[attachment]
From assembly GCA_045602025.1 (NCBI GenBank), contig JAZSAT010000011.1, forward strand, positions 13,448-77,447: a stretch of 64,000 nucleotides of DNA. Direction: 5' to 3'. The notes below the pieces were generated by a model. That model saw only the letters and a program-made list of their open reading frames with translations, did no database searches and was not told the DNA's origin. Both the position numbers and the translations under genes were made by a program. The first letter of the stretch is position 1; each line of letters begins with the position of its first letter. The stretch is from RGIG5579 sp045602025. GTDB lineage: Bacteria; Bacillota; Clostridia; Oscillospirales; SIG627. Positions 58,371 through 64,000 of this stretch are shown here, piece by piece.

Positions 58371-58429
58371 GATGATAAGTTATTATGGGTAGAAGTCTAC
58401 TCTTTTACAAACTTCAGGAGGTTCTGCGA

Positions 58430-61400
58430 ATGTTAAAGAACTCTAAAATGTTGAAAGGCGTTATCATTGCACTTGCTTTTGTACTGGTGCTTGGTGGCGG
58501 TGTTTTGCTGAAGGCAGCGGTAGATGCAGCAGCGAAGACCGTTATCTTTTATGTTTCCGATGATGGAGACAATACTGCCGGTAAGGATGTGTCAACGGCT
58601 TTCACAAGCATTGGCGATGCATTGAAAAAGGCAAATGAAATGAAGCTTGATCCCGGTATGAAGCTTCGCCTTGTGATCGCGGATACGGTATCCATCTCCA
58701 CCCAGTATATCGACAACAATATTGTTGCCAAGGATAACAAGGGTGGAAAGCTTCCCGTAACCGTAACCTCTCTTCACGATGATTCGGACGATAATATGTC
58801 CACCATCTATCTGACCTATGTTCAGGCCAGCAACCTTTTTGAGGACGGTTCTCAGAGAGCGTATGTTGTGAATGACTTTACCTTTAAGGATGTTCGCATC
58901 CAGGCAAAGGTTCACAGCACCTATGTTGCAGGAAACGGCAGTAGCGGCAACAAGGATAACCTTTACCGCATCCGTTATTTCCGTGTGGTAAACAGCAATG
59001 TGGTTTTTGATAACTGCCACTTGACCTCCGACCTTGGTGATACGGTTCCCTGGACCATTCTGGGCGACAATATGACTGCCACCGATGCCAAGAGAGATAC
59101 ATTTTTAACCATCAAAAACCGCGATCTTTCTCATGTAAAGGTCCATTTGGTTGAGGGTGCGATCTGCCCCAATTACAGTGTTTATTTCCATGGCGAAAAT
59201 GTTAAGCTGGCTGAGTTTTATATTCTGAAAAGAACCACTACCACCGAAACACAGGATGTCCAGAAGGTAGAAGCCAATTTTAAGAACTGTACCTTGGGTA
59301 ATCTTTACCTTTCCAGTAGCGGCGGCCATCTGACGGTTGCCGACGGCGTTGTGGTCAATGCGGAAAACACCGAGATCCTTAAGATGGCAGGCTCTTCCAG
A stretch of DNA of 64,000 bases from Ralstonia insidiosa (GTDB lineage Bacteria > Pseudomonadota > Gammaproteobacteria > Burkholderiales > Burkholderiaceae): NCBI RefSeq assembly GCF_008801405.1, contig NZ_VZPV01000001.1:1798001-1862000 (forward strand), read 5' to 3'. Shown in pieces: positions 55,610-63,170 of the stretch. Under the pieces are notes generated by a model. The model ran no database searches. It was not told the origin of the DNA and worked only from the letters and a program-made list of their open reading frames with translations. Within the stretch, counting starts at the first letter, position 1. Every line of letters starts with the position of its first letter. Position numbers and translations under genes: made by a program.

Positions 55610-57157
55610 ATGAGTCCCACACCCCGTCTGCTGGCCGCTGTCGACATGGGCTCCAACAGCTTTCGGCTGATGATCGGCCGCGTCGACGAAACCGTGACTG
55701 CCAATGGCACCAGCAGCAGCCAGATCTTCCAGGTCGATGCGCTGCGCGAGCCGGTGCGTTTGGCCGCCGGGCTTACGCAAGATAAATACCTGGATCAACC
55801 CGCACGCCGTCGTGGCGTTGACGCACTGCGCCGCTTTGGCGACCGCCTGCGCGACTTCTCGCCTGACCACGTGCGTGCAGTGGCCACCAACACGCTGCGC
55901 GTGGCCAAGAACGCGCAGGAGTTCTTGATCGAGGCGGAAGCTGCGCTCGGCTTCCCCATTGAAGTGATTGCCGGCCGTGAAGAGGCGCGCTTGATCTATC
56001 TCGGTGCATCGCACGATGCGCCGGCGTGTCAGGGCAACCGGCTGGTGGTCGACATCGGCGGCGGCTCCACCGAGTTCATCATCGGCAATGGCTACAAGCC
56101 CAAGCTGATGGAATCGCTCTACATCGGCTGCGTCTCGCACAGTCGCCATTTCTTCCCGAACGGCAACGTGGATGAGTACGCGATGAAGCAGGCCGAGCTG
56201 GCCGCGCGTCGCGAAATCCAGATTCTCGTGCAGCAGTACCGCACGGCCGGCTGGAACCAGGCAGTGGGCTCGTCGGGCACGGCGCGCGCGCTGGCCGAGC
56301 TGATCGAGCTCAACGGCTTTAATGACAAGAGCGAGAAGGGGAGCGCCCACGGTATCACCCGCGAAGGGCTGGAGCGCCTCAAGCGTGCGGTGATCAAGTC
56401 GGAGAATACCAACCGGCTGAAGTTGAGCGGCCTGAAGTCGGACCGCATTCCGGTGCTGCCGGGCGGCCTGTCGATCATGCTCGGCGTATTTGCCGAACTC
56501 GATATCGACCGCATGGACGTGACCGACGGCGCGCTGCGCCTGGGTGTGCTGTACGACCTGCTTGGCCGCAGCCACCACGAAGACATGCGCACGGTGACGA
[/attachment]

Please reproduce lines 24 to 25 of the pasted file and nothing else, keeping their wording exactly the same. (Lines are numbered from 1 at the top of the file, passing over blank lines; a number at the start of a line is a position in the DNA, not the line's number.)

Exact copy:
56201 GCCGCGCGTCGCGAAATCCAGATTCTCGTGCAGCAGTACCGCACGGCCGGCTGGAACCAGGCAGTGGGCTCGTCGGGCACGGCGCGCGCGCTGGCCGAGC
56301 TGATCGAGCTCAACGGCTTTAATGACAAGAGCGAGAAGGGGAGCGCCCACGGTATCACCCGCGAAGGGCTGGAGCGCCTCAAGCGTGCGGTGATCAAGTC